Left-wing backbencher Michael Meacher has said he still intends to fight chancellor Gordon Brown for the Labour leadership, stressing that the party needs a "change of direction".
The former environment minister told the Reuters news agency that he disagreed with former home secretary Charles Clarke, who yesterday told the Times newspaper that he had decided not to mount his own campaign, believing that there was "not the appetite" within the party for a leadership battle.
Mr Meacher's declaration means that Mr Brown will not have a clear run in the final stage of his long political journey to replace Tony Blair, who is expected to announce a timetable for his resignation as prime minister and leader of the Labour party next week.
Speaking following the routing Labour received in Thursday's local and devolved elections across England, Wales and Scotland, Mr Meacher said: "I am intending to stand. I don't agree that the party doesn't have the stomach for a fight."
The MP for Oldham West and Royton said that Labour had suffered a "pretty serious setback" last week, when the Scottish National Party (SNP) seized power from the UK's governing party north of the border and almost 500 council seats were lost by Mr Blair's foot soldiers.
Calling for a "change of direction" Mr Meacher said that New Labour had "run its course" and told Reuters that his party needed to reengage with voters who had lost faith in it over the Iraq war and a failure to deliver successful public sector reforms.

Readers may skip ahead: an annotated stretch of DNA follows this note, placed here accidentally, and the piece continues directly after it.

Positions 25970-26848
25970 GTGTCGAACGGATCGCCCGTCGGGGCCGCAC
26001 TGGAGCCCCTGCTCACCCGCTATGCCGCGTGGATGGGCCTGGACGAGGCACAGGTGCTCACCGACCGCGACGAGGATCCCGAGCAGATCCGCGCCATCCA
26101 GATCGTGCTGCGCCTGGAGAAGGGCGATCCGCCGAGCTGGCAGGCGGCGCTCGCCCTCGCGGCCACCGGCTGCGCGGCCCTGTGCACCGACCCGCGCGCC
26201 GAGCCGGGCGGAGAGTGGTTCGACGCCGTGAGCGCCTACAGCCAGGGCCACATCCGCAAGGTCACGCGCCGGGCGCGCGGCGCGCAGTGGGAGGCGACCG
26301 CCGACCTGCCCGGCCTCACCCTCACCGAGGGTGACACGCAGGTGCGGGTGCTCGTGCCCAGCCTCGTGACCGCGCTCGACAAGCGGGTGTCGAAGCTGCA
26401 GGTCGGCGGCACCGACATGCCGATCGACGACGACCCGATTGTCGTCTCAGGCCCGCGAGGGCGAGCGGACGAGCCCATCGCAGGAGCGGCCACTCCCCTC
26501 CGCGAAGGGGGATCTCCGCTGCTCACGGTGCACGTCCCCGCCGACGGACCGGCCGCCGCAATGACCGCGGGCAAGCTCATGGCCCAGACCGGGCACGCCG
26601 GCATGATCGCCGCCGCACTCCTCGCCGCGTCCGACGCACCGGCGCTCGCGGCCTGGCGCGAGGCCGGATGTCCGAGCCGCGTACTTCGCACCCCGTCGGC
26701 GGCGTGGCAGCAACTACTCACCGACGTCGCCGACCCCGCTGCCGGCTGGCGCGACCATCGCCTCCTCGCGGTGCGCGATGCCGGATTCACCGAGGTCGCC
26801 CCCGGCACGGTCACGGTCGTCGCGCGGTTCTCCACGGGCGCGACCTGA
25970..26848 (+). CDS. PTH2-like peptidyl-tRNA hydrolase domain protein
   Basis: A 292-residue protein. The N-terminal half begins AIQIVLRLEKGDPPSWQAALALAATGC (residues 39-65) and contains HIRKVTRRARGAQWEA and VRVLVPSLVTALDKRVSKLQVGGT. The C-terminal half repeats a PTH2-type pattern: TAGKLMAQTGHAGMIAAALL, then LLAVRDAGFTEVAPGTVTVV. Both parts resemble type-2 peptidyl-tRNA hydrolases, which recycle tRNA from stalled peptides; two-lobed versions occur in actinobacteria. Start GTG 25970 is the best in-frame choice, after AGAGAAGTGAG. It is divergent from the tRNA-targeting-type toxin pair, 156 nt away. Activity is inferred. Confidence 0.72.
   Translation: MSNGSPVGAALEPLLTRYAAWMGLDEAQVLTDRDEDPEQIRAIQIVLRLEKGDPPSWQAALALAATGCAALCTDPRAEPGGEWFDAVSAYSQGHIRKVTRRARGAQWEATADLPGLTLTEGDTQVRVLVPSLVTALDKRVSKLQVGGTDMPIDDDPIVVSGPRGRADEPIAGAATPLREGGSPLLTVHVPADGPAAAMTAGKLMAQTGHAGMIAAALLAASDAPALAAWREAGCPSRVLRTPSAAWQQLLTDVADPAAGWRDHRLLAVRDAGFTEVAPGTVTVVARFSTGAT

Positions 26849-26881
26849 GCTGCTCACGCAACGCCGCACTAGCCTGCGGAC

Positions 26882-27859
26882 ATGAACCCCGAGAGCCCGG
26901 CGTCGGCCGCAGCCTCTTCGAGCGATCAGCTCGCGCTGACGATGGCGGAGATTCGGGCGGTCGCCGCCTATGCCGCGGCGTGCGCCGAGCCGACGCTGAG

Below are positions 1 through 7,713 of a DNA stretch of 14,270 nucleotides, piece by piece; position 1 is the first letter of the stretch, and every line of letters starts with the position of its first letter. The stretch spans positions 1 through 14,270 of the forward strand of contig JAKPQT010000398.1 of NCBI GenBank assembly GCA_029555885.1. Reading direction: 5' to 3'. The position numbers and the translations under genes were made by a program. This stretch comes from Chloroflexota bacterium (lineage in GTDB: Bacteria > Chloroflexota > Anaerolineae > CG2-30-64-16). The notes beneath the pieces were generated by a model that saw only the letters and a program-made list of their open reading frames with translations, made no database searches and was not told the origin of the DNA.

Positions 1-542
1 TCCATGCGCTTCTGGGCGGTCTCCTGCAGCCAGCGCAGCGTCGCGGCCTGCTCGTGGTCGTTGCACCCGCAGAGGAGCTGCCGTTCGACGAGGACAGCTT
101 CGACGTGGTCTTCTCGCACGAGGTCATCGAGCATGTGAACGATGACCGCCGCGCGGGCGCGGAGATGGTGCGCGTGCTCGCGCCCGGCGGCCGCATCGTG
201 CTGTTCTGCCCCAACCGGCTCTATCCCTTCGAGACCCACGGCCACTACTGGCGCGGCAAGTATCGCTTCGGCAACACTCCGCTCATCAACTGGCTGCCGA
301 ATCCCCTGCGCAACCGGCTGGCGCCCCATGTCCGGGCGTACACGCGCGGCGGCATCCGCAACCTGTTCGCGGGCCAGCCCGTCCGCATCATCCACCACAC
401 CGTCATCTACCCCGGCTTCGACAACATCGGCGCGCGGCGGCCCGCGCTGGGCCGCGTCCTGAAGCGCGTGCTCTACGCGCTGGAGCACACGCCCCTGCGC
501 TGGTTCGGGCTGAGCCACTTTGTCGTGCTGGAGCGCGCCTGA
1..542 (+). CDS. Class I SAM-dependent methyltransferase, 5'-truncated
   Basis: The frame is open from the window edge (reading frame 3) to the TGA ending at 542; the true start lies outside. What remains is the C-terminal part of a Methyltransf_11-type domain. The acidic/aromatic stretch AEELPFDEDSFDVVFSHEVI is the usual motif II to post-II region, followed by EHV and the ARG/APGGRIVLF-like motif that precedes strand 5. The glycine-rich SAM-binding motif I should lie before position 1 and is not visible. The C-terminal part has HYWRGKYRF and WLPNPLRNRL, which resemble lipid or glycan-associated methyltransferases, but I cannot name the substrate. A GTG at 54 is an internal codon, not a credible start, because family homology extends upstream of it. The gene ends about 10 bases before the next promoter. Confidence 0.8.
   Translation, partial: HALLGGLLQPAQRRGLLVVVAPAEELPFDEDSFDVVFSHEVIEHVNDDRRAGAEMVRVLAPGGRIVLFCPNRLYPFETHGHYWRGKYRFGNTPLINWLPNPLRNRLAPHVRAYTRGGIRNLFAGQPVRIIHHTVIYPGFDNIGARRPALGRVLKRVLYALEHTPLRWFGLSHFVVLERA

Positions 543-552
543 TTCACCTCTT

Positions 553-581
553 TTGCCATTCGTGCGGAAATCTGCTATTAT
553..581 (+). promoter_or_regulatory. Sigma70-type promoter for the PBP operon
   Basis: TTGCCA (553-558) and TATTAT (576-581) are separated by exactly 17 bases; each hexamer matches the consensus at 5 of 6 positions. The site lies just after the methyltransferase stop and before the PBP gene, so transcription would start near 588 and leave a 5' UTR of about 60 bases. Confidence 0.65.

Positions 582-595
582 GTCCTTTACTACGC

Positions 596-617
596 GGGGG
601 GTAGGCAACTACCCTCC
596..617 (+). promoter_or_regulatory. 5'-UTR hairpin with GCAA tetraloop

Mr Meacher, who declared his intention to fight for the Labour leadership in February, last week agreed with his potential left-wing rival John McDonnell that whichever of them received the least nominations from the party's MPs once a contest was declared would withdraw to give the other a better chance.
But while such a move could harm Mr Brown's campaign, the chancellor's chances of entering Downing Street received a boost today after the prime minister directly endorsed his ability to lead the country for the first time.
Writing in the News of the World, Mr Blair admitted that Labour would have a tough fight to secure a fourth consecutive term in office at the next election, but argued that the policies of David Cameron's Conservative party were "not thought through."
"Gordon Brown by contrast is completely thought through," he added, praising the chancellor's stewardship of the economy.
Mr Brown's hopes of becoming the next Labour leader are now expected to be further helped by an anticipated statement from home secretary John Reid who, according to reports, will say that he will not challenge him for the role.
Environment secretary David Miliband last month quashed speculation that he would fight to replace Mr Blair, telling the Observer newspaper that he would back Mr Brown in a leadership contest.
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